German power market not expanding and may shrink - EEX

Thu Oct 17, 2013 8:36am EDT

Related Topics

* Rise in renewables has pulled down forward prices

* Traders find it difficult to adjust to variable renewables

* Exchange, cleared market share grows at cost of OTC

By Henning Gloystein

LONDON, Oct 17 (Reuters) - The German power market is unlikely to expand and may even shrink as traders struggle to adjust to the rise of renewable power generation, the chief operating officer of European Energy Exchange (EEX) said on Thursday.

Germany is Europe's biggest wholesale power market, trading around 300 terawatt-hours (TWh) of electricity derivatives a month, and the share of renewable electricity generation has risen from under 7 percent in 2000 to almost 20 percent in 2012.

This boom has pulled down wholesale forward prices by almost 60 percent from a 2008 peak before the financial crisis back to levels last seen in 2005. In the spot market, weather-based price volatility has soared, and many traders have had difficulty adjusting to it.

"If you look at the market size, it looks to me to be flat or shrinking, and the issues we have faced were dramatic because of the rise of renewables," EEX's chief operating officer, Steffen Koehler, said during a media briefing in London.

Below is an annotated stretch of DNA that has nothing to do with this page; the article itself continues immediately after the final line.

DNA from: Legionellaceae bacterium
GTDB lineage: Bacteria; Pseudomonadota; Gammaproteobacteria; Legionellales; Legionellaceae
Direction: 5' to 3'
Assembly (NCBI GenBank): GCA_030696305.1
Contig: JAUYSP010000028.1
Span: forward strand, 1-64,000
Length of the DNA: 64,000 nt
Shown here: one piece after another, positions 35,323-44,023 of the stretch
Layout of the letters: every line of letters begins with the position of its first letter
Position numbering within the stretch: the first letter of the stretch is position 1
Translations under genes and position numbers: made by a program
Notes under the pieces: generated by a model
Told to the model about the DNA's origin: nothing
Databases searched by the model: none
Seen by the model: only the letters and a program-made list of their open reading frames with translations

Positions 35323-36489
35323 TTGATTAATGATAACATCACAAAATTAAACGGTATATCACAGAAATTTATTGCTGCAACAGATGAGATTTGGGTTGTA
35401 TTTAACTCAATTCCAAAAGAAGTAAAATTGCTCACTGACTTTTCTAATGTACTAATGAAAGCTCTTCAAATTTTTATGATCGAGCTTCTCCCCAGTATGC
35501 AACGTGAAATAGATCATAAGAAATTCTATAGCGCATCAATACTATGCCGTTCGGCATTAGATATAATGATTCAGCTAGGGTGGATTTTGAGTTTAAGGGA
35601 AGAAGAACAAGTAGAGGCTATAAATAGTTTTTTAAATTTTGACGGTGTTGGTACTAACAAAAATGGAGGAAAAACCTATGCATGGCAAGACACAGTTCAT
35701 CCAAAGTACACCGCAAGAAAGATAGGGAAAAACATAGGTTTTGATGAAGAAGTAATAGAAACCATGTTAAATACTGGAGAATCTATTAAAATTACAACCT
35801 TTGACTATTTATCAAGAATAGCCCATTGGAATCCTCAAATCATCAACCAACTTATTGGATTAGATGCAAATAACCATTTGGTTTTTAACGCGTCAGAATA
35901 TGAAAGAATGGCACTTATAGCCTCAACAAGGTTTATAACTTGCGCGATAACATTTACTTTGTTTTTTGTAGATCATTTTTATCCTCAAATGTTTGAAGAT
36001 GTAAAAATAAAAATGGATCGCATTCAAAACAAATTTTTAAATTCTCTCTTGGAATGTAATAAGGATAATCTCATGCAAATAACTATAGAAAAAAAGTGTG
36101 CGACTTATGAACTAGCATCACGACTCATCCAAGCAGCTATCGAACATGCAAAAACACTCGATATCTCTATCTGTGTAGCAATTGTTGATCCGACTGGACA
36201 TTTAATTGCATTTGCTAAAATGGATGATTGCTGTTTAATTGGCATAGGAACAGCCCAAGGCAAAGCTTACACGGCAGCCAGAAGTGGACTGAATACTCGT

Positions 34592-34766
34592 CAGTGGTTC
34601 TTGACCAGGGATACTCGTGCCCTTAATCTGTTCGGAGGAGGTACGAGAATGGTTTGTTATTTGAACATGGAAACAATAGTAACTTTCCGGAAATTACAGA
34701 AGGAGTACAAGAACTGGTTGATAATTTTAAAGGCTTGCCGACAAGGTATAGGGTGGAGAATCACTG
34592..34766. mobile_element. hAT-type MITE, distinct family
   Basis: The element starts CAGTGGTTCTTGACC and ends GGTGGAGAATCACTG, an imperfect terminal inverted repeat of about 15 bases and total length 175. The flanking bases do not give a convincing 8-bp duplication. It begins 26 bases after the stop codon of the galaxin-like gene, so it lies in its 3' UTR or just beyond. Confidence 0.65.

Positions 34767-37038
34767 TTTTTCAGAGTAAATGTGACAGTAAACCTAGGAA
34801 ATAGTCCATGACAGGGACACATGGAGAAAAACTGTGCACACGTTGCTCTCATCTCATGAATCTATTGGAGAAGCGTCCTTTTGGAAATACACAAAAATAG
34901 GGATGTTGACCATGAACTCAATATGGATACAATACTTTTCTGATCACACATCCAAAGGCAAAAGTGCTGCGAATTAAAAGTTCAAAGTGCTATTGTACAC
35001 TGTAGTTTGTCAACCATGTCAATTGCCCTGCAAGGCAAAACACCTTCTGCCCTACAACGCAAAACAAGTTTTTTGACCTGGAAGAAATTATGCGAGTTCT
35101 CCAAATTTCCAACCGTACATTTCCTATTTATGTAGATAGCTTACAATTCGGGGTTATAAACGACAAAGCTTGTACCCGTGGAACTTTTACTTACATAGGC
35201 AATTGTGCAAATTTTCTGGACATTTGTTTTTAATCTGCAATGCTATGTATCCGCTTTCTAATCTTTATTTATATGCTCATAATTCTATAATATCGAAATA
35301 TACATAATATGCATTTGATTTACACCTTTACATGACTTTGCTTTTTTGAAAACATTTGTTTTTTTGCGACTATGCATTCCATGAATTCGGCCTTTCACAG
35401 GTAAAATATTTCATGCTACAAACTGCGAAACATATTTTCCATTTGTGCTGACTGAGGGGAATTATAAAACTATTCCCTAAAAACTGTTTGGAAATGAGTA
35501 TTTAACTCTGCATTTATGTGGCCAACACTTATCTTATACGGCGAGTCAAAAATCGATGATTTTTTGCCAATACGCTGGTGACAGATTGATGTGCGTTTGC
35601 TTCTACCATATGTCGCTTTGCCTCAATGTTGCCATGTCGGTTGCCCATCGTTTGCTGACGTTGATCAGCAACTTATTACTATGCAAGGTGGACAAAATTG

"Although a lot has been done to address the challenges, there are still open questions such as whether new regulation will mean such high costs that small companies can't afford trading anymore," he added.

Koehler said the rise of renewable power generation has also led to a shift from forward trading to spot trading in power and gas markets.

Because forward contracts are worth a lot more than spot deals, this means that the overall value of the market has dropped.

Despite this trend, Koehler said that record volumes of forward contracts traded on the EEX platform this year, increasing its market share from 14 percent in mid-2012 to 25 percent as of September.

Europe's power markets are dominated by so-called over-the-counter (OTC) trading through brokerage firms.

"The overall market development cannot be the reason for our record volumes, so it has to be the market share," he said.

That gain has probably been a result of rising demand for cleared products, which EEX also offers, as well as political pressure to move more trading away from OTC brokerages towards more transparent exchanges, he added.

Koehler said the German gas market was growing much faster than power, at annual rates of up to 80 percent, and that this market would continue to grow.

Germany's gas market is still relatively young and lags behind more developed markets in Britain and the Netherlands, even though the country is now Europe's biggest gas consumer.

Koehler said that EEX was also in discussions with market participants aimed at boosting its coal trading, which currently hardly takes place on its platform, and added that specific measures are likely to be announced in early 2014.

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